37th Annual Meeting of the Swiss Trypanosomatid research community. Presentations are given mostly by graduate students as well as some distinguished invited speakers. The meeting is an excellent opportunity for networking.
Distinguished invited speakers 2020
Susanne received her degree in biochemistry at the Free University in Berlin in 2000 and her doctoral degree in 2005 at the LMU in Munich for the characterization of an unusual trypanosome protein kinase A homologue. Susanne Kramer then joined the laboratory of Professor Mark Carrington in Cambridge. She discovered and characterised a range of conventional and non-conventional trypanosome RNA granules. In 2011, Susanne received DFG funding to start her own research group at the University of Würzburg at the Department of Cell- and Developmental Biology headed by Professor Markus Engstler. In 2016, she has done her Habilitation and in 2018 she was awarded a Heisenberg Position by the DFG. The major research interest of the Kramer lab is the better understanding of mRNA metabolism in trypanosomes with a focus on its spatial aspects.
Nicolas is full professor at the Faculty of Biology and Medicine at the University of Lausanne. After studying biology at the University of Fribourg (Switzerland) and obtaining a doctoral degree at the Swiss Institute for Experimental Cancer Research working on mouse mammary tumor virus, he took up a post-doctoral position at the University of California Los Angeles working on immunoglobulin gene regulation. On his return to Switzerland, he studied post-translational modifications of cell surface antigens. As an independant researcher of the Dr. Max Cloëtta Research Foundation, he had the opportunity to establish his own group investigating the molecular and cellular biology of protozoan parasites. His more recent research focuses on the host-pathogen interaction and the impact of co-infections. Furthermore, since 2011 he is the general secretary for the Institute of Rhematology Reserach . From 2003 to 2016, he directed the Department of Biochemistry of the Faculty and since August 2015 he is the Vice-Dean for Research and Innovation of the Faculty of Biology and Medicine.
Barbara has over 20 years of experience studying the molecular and cellular biology of pathogen-host interactions with a specific focus on Trypanosoma cruzi, the kinetoplastid protozoan parasite that causes human Chagas disease. The overarching goal of her research is to define the molecular determinants of successful host cell colonization by T. cruzi. Her currently funded projects focus on host and parasite metabolism and the mechanisms by which intracellular T. cruzi parasites exploit
host metabolic pathways to support their own growth and survival.
Mark is a Professor of Molecular Biology in the Department of Biochemistry at the University of Cambridge. He graduated from Cambridge with a degree in Botany and a PhD on the Biosynthesis of Concanavalin A. Since then the majority of his research has been an investigation of the molecular and cell biology of African trypanosomes and his current interests are two unique aspects of trypanosome biology: the molecular interactions with the mammalian host and the regulation of mRNA abundance.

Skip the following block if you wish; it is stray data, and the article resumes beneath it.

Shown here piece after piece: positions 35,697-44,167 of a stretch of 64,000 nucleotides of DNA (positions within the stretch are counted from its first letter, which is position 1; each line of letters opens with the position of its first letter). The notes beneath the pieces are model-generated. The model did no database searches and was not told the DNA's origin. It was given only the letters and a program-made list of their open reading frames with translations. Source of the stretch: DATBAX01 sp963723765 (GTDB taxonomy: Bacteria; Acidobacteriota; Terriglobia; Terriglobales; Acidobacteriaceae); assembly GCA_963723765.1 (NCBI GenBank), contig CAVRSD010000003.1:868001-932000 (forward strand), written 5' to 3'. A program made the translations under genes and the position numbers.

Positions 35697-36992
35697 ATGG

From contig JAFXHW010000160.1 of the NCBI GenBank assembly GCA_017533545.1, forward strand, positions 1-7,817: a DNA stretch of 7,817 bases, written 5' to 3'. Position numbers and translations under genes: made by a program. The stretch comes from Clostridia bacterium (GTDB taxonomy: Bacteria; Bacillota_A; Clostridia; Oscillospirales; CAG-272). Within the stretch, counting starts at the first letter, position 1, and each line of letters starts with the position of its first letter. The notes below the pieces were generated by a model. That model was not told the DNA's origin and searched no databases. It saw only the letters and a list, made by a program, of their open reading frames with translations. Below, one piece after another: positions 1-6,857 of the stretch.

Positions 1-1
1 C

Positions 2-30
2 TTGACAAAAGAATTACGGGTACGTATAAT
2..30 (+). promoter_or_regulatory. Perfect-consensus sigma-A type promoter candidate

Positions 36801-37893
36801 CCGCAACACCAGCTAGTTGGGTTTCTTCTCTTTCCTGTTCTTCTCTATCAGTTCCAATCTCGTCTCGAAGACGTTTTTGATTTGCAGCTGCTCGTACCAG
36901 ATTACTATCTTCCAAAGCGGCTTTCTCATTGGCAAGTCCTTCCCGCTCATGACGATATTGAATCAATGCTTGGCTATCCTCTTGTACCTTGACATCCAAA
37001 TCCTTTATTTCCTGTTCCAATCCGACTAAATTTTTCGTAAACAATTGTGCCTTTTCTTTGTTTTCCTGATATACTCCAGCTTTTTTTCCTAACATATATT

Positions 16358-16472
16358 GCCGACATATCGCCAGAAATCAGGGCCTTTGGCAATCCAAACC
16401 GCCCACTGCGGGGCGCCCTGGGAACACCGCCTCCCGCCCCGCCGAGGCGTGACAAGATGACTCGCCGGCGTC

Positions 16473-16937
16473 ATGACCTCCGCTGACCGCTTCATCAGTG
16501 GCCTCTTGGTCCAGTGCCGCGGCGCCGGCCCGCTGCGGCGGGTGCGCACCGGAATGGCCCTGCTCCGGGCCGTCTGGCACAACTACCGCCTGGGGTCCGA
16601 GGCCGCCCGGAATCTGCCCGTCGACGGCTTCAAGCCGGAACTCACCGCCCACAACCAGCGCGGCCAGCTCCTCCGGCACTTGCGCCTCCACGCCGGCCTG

Nina obtained her PhD at the Rockefeller University, New York and has a a long-standing interest in processes that generate genetic diversity. Her lab initially studied DNA diversification in the context of the adaptive immune response and has more recently been interested in population diversity in the context of the innate immune response. Her lab also has an active interest in the regulation of coat protein diversification in parasites (specifically, the African trypanosome T.brucei), which appears to be mechanistically similar to Ig diversification.
Terry obtained a PhD in Chemistry from University of Surrey. A post-doc in New York with Prof Alton Meister working on enzymes on the gamma-glutamyl cycle was followed by a senior post-doc position at the University of Dundee working with Prof Sir Mike Ferguson on protozoan parasite glycosylphosphatidylinositol biosynthesis. Terry has over 25 years of experience working with T. brucei and related parasites. Since establishing his own research group in Dundee (2003), and subsequently moving to St Andrews (2007), focussing on understanding and exploiting lipid biosynthesis in parasites as a therapeutic opportunity. The group routinely undertakes qualitative and quantitative lipidomic, focussed metabolomic analyses as well as various types of proteomic analyses utilising Orbitraps, GC-MSs, Q-Trap and TOF Tandem MS-MS. Collectively this allows multifaceted collaborative lipidomic analyses not just of genetically or chemically manipulated parasites protozoa, but other pathogens, bacteria, yeast and viruses. Other work “omic” work includes model cell-lines of human disease, tissues, and other diverse samples as fish, insect and plant tissues.
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